The good news is that other straight women can steer clear of making the same mistake. By heeding the authors’ advice, one can avoid the queer pitfalls that may occur in the single girl’s dating arena. For those who are not familiar with all the heteronormative ideals of homosexuality, Is He Gay? points out all of the stereotypical tropes associated with “gayness.” The authors, do however attempt to acknowledge their gross generalizations, with a disclaimer at the end of the book that reassures the reader that their mocking was done so “all in good fun,” of course. Continue reading
On November 23, Slate journalist Jessica Grouse wrote a scathing review about Sarah Palin’s new book America by Heart: Reflections on Family, Faith, and Flag that had me seething in anger and frustration.
According Grouse, Palin devotes an entire chapter to dissing liberal feminists past and present. She insults Betty Friedan twice; says that Hillary Clinton seems “frozen in an attitude of 1960s-era bra-burning militancy”; calls Gloria Steinem out for saying that “no woman who believes abortion is wrong can call herself a feminist”; argues that today fewer women call themselves feminists because “somewhere along the line feminism went from being pro-woman to effectively anti-woman”; and repeats stereotypes of liberal feminists suggesting that they emphasize women as victims because they’re obsessed with rape and domestic violence and are disdainful of “the joys and fulfillment we find in motherhood.”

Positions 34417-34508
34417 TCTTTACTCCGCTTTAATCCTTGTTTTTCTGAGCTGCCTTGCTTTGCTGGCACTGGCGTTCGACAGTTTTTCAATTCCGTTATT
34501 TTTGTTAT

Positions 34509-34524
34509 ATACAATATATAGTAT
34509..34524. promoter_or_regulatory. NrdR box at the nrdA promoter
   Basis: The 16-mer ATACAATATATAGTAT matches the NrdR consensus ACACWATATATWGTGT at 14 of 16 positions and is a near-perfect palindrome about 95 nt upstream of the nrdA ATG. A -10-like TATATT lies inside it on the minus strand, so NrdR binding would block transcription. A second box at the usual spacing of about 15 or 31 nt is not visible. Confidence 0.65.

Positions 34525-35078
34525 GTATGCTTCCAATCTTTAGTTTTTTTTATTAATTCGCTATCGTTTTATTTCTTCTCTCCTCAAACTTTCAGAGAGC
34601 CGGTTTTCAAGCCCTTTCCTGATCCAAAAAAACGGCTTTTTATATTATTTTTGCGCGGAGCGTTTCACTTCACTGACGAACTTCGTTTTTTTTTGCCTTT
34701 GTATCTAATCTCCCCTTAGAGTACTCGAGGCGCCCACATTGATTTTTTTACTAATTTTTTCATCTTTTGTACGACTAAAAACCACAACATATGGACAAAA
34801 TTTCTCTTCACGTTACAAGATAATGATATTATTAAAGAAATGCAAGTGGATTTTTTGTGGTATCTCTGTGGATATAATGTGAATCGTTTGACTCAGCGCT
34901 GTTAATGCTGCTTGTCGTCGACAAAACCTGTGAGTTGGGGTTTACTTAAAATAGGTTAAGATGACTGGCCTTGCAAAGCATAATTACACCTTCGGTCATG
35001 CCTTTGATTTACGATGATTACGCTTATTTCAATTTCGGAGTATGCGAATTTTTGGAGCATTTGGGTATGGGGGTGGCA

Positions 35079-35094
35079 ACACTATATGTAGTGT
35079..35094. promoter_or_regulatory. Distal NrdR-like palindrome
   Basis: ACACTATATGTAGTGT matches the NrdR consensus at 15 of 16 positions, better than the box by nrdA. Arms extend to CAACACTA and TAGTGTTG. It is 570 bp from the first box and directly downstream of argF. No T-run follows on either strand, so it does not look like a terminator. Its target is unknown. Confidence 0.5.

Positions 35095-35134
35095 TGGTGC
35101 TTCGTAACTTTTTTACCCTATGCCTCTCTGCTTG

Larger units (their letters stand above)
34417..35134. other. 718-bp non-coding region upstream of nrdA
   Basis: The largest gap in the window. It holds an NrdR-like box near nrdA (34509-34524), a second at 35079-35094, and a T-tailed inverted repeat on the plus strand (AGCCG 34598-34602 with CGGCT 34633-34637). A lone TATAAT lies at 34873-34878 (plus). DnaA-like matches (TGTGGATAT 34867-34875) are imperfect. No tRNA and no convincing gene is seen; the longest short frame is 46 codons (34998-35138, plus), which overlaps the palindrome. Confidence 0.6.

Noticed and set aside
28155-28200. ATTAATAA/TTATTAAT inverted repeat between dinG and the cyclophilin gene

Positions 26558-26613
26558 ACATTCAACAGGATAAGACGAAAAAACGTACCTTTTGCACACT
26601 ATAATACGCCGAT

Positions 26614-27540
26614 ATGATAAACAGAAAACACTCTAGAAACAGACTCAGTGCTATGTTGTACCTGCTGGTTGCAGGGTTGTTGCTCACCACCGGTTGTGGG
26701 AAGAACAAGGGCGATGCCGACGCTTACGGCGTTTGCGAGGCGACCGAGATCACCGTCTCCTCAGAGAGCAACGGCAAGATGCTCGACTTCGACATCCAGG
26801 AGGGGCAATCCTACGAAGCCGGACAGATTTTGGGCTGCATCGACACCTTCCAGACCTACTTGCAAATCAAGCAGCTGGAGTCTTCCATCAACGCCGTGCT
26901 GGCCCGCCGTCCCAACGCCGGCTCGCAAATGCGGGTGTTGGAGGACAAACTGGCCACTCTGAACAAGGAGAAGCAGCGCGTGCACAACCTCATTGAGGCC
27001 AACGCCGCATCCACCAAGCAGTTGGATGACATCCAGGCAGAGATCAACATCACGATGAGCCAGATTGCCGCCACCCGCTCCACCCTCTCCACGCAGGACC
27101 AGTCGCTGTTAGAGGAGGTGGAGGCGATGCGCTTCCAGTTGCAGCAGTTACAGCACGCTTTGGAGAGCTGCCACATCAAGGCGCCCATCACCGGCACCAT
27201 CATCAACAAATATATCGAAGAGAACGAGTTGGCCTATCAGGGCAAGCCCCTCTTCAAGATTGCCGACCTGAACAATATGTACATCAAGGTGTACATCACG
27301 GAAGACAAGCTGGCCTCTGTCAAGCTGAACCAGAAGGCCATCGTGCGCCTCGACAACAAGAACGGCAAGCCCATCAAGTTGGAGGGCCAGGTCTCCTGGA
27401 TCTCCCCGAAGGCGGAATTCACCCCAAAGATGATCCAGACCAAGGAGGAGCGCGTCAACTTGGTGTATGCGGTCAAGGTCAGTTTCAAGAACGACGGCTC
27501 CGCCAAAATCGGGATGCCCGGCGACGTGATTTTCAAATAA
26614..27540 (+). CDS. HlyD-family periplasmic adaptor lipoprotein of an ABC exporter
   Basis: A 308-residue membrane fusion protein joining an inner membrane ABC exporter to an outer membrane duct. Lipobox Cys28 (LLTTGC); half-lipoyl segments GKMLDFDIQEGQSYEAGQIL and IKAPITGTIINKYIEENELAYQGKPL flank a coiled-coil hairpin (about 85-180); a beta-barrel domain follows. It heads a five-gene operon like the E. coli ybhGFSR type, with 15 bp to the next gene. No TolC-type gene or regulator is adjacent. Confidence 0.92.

I haven’t read the book, and truth be told, I seriously doubt I will. But I have found myself obsessed with reading anything and everything that examines Sarah Palin’s views of feminism and feminist history and discusses the afore mentioned chapter. I’m also obsessed with this whole BloggingHeads.tv phenomenon, so I did a quick search to see what the BloggingHeads were saying about Palin’s feminism and happened upon a series that’s really quite good.
My favorite video features Michelle Goldberg and Rebecca Traister. You can watch that video called “Why Sarah Palin calls herself a feminist” on BloggingHeads.tv. You can watch part two of that discussion here.
courtesy of Hyphen Magazine
Recent Sarah Lawrence graduate Kyle Chu, hailing from San Francisco, won the 2010 Mr. Hyphen contest, an event somewhat based on more traditional beauty pageants and the “signature” event of Hyphen Magazine. Chu discusses his drag performance to Queen, one of the many factors contributing his win. On choosing to do this performance, Chu explains that he wanted to use drag as a “queer tradition” to bring attention to the fact that gender is fluid and that there are a plurality of ways to be masculine. Chu’s $1,000 prize goes to his charity of choice, the Center for Asian American Media. Having interned at the Center, Chu also chose it based on his own encounters with racism, telling a hurtful personal story to illustrate how important these efforts to fight stereotypes and media misrepresentations are. To hear Chu’s far more eloquent explanations, please listen to the full NPR interview here.
— Kate Wadkins